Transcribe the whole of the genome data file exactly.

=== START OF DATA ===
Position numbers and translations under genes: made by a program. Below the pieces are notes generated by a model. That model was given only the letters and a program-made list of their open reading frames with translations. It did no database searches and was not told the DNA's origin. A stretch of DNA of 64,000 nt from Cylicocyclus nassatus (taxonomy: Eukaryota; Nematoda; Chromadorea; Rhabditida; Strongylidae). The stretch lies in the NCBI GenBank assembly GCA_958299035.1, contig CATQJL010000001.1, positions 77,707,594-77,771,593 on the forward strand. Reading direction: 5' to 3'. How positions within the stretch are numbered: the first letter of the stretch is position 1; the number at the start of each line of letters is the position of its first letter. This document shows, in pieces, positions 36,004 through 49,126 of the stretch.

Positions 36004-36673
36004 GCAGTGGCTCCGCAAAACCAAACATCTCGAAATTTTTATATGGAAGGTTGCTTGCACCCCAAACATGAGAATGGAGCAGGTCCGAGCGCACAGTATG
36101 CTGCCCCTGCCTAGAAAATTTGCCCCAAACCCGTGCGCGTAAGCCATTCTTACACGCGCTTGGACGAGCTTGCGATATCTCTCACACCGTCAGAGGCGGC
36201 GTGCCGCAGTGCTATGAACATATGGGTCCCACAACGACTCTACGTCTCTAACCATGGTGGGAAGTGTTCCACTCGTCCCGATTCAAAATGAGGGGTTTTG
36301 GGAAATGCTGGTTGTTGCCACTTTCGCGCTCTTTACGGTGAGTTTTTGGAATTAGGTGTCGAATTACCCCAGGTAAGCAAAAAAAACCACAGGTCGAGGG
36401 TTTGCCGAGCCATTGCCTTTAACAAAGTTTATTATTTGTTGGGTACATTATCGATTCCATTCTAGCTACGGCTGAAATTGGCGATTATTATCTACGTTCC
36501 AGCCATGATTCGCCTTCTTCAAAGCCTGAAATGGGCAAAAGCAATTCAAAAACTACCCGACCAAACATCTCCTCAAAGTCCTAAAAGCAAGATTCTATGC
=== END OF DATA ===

Position numbers and translations under genes: made by a program. Below the pieces are notes generated by a model. That model was given only the letters and a program-made list of their open reading frames with translations. It did no database searches and was not told the DNA's origin. A stretch of DNA of 64,000 nt from Cylicocyclus nassatus (taxonomy: Eukaryota; Nematoda; Chromadorea; Rhabditida; Strongylidae). The stretch lies in the NCBI GenBank assembly GCA_958299035.1, contig CATQJL010000001.1, positions 77,707,594-77,771,593 on the forward strand. Reading direction: 5' to 3'. How positions within the stretch are numbered: the first letter of the stretch is position 1; the number at the start of each line of letters is the position of its first letter. This document shows, in pieces, positions 36,004 through 49,126 of the stretch.

Positions 36004-36673
36004 GCAGTGGCTCCGCAAAACCAAACATCTCGAAATTTTTATATGGAAGGTTGCTTGCACCCCAAACATGAGAATGGAGCAGGTCCGAGCGCACAGTATG
36101 CTGCCCCTGCCTAGAAAATTTGCCCCAAACCCGTGCGCGTAAGCCATTCTTACACGCGCTTGGACGAGCTTGCGATATCTCTCACACCGTCAGAGGCGGC
36201 GTGCCGCAGTGCTATGAACATATGGGTCCCACAACGACTCTACGTCTCTAACCATGGTGGGAAGTGTTCCACTCGTCCCGATTCAAAATGAGGGGTTTTG
36301 GGAAATGCTGGTTGTTGCCACTTTCGCGCTCTTTACGGTGAGTTTTTGGAATTAGGTGTCGAATTACCCCAGGTAAGCAAAAAAAACCACAGGTCGAGGG
36401 TTTGCCGAGCCATTGCCTTTAACAAAGTTTATTATTTGTTGGGTACATTATCGATTCCATTCTAGCTACGGCTGAAATTGGCGATTATTATCTACGTTCC
36501 AGCCATGATTCGCCTTCTTCAAAGCCTGAAATGGGCAAAAGCAATTCAAAAACTACCCGACCAAACATCTCCTCAAAGTCCTAAAAGCAAGATTCTATGC